April is National Financial Literacy Month, and Capital One Bank is rolling out resources to empower consumers to bank with confidence. According to its recent Washington, D.C. Financial Empowerment Survey, more than 40% of Washingtonians believe that confidence in financial matters contributes to overall success and well-being, though only 10% of respondents consider themselves ‘extremely financially knowledgeable. Whether or not you feel confident in your finances, it’s a great time to brush up on your knowledge. Start by following these five healthy habits to begin living a more prosperous financial life.
1. Regularly contribute to an emergency fund
Most financial experts agree that you should have an emergency savings fund that holds about three to six months’ worth of expenses, just in case. While this sounds daunting, if you get into the habit of putting a little bit away once a month or every time you get paid, actually saving this amount seems a bit more achievable. While regularly contributing money to an emergency fund isn’t as fun as spending your extra cash on new clothes or a vacation, it’s worth the peace of mind: if your car breaks down, you lose your job, or find yourself facing unexpected medical bills, you’ll be covered.
2. Deposit checks via your smartphone
A trip to the bank just to deposit a check is a thing of the past. As long as you have the latest version of the Capital One mobile banking app, you can use Mobile Deposit to snap a photo of the front and back of your check, and you’re done. The best part? As long as the check is received before 9pm EST on any given business day, it will post the same day!
3. Hire a digital personal assistant
Taking advantage of new technology like Eno from Capital One will save you time every day. As your own personal assistant, Eno can help manage your Capital One accounts by leveraging artificial intelligence to understand what you need. You can use your cell phone to text or message things like, “What’s my balance” or “How much credit do I have?” and it will respond with the information you asked for right away. You can also pay your credit card bill simply by writing “Eno, pay my bill.” Eno even understands emojis – sending the money bag will prompt a return message with your current account balance!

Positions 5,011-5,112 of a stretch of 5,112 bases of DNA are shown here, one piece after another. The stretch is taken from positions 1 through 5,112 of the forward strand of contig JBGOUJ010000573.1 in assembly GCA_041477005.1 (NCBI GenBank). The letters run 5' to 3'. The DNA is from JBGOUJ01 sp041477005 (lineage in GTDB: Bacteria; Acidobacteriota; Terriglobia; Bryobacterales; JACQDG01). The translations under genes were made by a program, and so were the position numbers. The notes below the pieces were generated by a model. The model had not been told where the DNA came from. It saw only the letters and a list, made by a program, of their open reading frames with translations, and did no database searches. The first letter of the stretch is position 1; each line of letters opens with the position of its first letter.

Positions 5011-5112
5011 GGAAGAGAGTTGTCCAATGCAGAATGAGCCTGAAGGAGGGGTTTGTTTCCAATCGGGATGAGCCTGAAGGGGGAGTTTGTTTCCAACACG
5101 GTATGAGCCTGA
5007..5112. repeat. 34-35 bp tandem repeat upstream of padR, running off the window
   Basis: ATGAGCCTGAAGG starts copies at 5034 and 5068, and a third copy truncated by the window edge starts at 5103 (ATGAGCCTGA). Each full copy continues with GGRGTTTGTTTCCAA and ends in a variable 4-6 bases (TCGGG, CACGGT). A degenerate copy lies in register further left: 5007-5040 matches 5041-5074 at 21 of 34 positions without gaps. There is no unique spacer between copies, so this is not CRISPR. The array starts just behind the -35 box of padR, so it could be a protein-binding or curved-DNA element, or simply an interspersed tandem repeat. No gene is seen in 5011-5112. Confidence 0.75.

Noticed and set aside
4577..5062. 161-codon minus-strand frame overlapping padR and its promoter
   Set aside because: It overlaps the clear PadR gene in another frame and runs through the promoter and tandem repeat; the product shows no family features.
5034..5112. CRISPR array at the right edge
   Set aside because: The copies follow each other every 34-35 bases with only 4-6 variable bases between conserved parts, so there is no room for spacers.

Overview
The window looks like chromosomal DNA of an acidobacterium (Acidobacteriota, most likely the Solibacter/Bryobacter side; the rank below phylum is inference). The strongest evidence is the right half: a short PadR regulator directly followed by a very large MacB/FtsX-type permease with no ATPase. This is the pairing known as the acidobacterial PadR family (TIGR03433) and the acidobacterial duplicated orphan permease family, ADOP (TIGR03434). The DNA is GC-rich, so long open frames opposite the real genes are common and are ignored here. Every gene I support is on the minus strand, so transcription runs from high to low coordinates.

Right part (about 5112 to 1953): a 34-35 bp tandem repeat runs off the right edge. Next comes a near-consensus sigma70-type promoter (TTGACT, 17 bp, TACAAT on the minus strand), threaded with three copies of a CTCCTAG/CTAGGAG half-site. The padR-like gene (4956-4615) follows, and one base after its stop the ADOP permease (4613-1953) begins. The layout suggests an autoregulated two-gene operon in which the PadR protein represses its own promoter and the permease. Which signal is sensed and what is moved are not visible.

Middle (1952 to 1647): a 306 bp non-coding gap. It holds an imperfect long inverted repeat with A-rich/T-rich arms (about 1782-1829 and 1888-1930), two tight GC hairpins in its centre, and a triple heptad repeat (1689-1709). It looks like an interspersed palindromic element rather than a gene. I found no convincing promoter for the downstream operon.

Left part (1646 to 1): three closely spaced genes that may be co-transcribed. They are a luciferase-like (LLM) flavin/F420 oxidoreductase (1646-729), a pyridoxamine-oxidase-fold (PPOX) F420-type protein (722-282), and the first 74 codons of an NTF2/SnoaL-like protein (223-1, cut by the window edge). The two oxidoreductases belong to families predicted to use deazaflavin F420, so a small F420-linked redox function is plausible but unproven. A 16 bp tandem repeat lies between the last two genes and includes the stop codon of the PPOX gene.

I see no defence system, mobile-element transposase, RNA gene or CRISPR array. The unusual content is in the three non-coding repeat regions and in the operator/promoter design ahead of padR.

4. Develop a strategy for avoiding impulse purchases
A 2016 study from CreditCards.com found that five out of six Americans admit to impulse buying, with one of the six spending more than $1,000 on their unplanned purchase. If you’re susceptible to this kind of spending, come up with a plan to avoid it. Some experts recommend following the 15-minute rule, where you take a walk around the block or visit another website for 15 minutes. Chances are, the urge to make the purchase will have subsided. Forbes suggests comparing the cost of the item with the time it would take you to earn that money. Sure, they’re great shoes, but are they worth a full day of work? If self-discipline won’t cut it, Learnvest suggests more tangible measures like leaving your credit card at home, calling a friend or relative after a bad day instead of taking that trip to the mall, unsubscribing from those tempting mailing lists, and even avoiding shopping trips with friends who tend to overspend.
5. Understand (and keep track) of your credit
Your credit score plays an essential role in your financial journey and is an important number to know. Credit can impact your ability to get a loan for large purchases like a house or car, your insurance premiums on that house or car, and even things like where you live and work (employers and landlords both frequently run credit checks). With an app like CreditWise® from Capital One, it’s free to both check your score and access your credit report, whether or not you’re a Capital One customer.
To learn more about the state of Washingtonians’ finances this National Financial Literacy Month, Capital One asked locals some questions as a part of their Washington, D.C. Financial Empowerment Survey. Check out some of the top results below and visit their website here to learn more.